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Posted at: Sep 6, 2015, 12:48 AM; last updated: Sep 6, 2015, 12:43 AM (IST)

Preserving tradition of dancing horses

Preserving tradition of dancing horses
Jasbir Singh Jassa trains his horse to dance in Amritsar on Saturday. PHOTO: RK SONI

Neeraj Bagga

Tribune News Service

Amritsar, September 5

A resident of the Maqboolpura area, Jasbir Singh Jassa, is perhaps the solitary master in the holy city, who trains horses to dance. An art fast fading into oblivion demands immense patience and a deep rapport between the master and his horse.

It is rare to sight a master in this vocation and popularity of art has earned him name “Jassa Ghoriwala”. Even a child can guide anyone to his residence from any of the 12 streets of the Maqboolpura area.

The art of training horses to dance has been passed on from one generation to the next in his family. He got trained under the watchful eyes of his grandfather Baga Singh and father Harbans Singh. He started learning the art at the young age of 10.

He said, “I have been into the vocation for the past nearly 40 years.” A matter of concern for him is that nobody from his next generation is interested in learning the art. All his three sons have chosen vocations of their likings. His eldest son Kulwinder Singh is employed in the Municipal Corporation, younger Ajay is working in a private limited firm and the eldest Sunny is studying in plus two.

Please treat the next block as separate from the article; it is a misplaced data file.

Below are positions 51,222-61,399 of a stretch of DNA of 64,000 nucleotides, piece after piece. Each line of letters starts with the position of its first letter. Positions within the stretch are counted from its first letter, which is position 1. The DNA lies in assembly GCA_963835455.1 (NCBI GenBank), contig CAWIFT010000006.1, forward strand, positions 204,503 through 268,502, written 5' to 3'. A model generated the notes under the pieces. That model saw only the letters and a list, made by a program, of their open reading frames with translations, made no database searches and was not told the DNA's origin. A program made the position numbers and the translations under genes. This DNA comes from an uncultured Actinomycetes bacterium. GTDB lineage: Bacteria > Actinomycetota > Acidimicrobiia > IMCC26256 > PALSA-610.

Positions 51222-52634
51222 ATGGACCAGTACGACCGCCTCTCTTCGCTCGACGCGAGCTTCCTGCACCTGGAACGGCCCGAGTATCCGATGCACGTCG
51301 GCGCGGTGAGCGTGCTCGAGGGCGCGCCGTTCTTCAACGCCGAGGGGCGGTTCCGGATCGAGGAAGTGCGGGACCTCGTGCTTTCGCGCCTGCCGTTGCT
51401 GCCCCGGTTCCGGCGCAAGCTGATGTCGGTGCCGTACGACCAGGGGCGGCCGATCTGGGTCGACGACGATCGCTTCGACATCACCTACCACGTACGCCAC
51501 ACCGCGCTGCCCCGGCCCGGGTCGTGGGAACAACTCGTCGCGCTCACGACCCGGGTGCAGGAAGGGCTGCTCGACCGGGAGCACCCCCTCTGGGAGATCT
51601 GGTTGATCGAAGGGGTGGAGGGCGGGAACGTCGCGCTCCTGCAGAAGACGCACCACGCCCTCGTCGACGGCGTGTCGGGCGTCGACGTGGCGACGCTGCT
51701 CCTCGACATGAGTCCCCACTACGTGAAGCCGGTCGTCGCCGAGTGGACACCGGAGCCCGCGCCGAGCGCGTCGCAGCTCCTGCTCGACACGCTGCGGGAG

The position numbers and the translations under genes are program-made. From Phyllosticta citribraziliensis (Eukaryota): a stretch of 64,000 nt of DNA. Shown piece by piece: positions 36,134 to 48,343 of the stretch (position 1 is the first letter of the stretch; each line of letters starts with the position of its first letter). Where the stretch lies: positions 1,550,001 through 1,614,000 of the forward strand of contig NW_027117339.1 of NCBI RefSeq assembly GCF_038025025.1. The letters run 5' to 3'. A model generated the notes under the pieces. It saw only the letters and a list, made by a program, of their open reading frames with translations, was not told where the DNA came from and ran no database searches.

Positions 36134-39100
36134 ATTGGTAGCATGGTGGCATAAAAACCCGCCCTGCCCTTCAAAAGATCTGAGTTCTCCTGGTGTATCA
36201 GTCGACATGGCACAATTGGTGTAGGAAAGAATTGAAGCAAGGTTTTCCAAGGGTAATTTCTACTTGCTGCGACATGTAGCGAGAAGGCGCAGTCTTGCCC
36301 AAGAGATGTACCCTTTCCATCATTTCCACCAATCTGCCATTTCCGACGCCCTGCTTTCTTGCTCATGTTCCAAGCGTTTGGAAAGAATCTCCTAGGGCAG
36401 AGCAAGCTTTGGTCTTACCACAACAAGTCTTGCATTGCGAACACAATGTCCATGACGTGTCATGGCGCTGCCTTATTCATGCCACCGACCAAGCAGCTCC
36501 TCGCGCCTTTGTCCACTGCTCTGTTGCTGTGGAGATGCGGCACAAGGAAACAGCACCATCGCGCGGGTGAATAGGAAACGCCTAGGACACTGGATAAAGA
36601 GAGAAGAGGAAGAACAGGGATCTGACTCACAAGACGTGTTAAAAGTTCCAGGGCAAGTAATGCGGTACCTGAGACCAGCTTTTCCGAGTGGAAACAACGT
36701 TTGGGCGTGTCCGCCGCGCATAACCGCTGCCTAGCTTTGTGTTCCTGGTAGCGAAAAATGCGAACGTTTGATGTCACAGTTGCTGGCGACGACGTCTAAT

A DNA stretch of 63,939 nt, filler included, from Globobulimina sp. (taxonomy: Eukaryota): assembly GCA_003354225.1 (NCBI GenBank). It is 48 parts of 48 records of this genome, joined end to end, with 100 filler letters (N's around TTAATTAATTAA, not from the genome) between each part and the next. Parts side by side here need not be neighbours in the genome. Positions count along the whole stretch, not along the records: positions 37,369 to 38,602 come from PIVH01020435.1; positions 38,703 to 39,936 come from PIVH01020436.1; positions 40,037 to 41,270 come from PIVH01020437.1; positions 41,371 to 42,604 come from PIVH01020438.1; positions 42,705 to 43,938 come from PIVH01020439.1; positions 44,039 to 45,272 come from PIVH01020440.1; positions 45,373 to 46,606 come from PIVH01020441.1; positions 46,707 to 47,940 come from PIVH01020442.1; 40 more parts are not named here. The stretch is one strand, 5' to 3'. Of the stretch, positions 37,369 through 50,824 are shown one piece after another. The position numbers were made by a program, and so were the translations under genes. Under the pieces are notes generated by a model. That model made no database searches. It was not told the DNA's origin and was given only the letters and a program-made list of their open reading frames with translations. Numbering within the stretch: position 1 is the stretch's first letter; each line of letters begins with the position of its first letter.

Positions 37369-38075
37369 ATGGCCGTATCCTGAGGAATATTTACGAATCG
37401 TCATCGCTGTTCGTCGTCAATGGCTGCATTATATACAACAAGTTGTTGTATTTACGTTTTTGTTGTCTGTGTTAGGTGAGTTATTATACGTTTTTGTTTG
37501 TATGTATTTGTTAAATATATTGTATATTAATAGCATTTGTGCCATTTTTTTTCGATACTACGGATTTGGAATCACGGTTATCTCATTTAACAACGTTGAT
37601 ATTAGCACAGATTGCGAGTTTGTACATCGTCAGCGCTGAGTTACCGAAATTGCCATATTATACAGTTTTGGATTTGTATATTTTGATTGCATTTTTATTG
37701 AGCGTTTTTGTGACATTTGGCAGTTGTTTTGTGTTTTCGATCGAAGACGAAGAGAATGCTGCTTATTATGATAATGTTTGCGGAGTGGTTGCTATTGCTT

He say, “It takes a one to three months to train horses. Generally mares are trained to dance.” He visits different fairs at Jagraon Mandi, Muktsar and others to buy horses. He said horses have become very pricey these days. Cost of one horse starts from Rs 1.25 lakh and goes upwards. “Besides, the cost of rearing and feeding has escalated immensely,” he adds.


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